New York University Press , New York .
The goal of this book is to give an anthropological perspective on the global problems of malnutrition as well as obesity by looking at eating habits cross-culturally. The author has spent much of his career studying how, what, and why people eat the way they do, and the breadth of his experience shows in the wide range of examples he incorporates into the volume. The main points that come through in the analysis are the following: we must rely on human creativity and technology—including genetically modified crops—in order to address the global food crisis; resources are being misused by the “haves” at the expense of the “have-nots” and this misuse must be addressed politically; and, finally, humans would be a lot better off nutritionally if they returned to unprocessed natural foods that correspond much more closely with the diet of their hunting and gathering biological roots (figuratively and literally!).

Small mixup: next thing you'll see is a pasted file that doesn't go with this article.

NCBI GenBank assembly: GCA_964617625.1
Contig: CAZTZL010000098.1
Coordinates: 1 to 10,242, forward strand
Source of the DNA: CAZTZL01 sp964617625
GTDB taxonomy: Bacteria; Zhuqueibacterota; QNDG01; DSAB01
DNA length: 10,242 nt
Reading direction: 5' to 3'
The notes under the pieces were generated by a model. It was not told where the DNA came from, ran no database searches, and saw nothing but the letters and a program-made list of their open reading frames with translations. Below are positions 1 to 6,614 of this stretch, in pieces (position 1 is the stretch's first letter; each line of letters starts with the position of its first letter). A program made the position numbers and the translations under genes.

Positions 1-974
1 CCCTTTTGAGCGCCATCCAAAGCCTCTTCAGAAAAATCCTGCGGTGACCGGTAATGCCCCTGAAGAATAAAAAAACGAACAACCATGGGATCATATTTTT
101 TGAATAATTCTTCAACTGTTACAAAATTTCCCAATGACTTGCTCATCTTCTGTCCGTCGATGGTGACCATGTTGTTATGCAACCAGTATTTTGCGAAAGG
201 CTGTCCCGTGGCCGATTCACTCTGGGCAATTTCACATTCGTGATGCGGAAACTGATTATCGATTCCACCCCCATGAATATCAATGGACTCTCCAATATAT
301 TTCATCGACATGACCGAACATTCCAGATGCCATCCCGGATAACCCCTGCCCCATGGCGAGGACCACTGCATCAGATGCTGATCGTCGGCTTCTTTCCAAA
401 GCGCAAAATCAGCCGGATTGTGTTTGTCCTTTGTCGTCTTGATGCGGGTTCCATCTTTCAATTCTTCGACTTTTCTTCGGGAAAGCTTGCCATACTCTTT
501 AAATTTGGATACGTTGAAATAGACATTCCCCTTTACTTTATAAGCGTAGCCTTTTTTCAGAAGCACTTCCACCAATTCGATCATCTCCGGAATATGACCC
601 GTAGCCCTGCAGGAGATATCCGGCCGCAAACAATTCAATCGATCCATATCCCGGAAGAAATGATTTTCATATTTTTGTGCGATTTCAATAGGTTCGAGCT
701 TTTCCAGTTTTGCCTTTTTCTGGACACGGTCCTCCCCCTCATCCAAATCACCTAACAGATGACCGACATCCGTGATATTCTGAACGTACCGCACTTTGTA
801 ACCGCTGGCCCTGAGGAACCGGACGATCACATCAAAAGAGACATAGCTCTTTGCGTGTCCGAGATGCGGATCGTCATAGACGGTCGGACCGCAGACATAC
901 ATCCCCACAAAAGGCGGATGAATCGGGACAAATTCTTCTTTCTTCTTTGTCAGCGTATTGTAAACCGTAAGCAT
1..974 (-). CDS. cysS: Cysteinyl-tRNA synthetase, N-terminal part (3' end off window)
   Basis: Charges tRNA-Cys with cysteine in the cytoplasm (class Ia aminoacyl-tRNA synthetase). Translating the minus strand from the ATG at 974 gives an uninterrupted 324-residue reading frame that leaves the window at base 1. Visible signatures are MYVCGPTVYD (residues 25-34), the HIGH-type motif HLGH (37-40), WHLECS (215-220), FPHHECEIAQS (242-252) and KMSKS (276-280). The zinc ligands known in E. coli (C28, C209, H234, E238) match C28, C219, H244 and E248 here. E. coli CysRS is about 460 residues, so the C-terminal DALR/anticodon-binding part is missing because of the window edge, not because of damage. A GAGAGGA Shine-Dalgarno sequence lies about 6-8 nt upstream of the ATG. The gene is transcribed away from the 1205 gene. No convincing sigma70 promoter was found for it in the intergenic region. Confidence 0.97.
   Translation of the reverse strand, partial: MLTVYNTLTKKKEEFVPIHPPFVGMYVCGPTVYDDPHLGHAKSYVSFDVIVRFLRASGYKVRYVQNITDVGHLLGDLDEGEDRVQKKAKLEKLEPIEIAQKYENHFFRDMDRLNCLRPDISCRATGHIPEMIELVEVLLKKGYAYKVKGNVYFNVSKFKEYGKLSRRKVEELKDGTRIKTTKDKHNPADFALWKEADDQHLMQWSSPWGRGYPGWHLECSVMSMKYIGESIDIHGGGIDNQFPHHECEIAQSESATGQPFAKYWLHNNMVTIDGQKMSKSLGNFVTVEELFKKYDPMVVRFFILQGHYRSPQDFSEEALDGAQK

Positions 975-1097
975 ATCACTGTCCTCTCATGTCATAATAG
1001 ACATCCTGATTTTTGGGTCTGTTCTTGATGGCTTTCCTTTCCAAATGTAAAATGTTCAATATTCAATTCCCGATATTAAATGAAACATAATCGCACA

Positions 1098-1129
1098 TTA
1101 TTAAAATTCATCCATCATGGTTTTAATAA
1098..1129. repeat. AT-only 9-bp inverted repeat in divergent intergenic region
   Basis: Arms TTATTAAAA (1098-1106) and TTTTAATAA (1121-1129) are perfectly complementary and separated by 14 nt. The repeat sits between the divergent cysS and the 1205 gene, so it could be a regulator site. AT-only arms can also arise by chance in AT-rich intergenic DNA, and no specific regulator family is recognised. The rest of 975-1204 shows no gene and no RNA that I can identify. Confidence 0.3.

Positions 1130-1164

Although the author is certainly well intentioned, the impact of the book is greatly diminished by the means of presentation. With considerable experience and presumably long years of teaching on the subject, the author relies heavily on the weight of personal authority to make his points. Statements throughout the volume tend to express more the author's beliefs or hopes rather than scientifically demonstrated facts. Furthermore, while there may be science supporting some of his conclusions, Anderson's lack of citations greatly weakens his arguments. For example, he states unequivocally but without evidence or citation: “people who eat great amounts of monounsaturated oils tend to live long and stay healthy” (p. 55). “… extratropical areas with a fondness for spices and “hot” foods are characterized by rural poverty and dense populations, major risk factors for food-borne diseases” (p. 73). “Poor nations usually spend most of their wealth on weaponry (which is one main reason they remain poor)” (p. 91). “At current rates of urbanization, California and perhaps Mexico will have no irrigated or irrigable land in about fifty years” (p. 216). “The perfectly balanced and temperate food is cooked grain” (p. 143). “We have ruined as much bay and river habitat as would provide more than enough protein for everyone on earth” (p. 217). It is possible that all of these statements can be supported to some degree by scientific research and real data, but they are simply stated as facts with no support whatsoever. We are essentially being asked to trust the author and his expertise. Such statements—opinions of the author—unfortunately also lend themselves to being quoted as fact or dismissed as activist hyperbole by people trying to influence policy.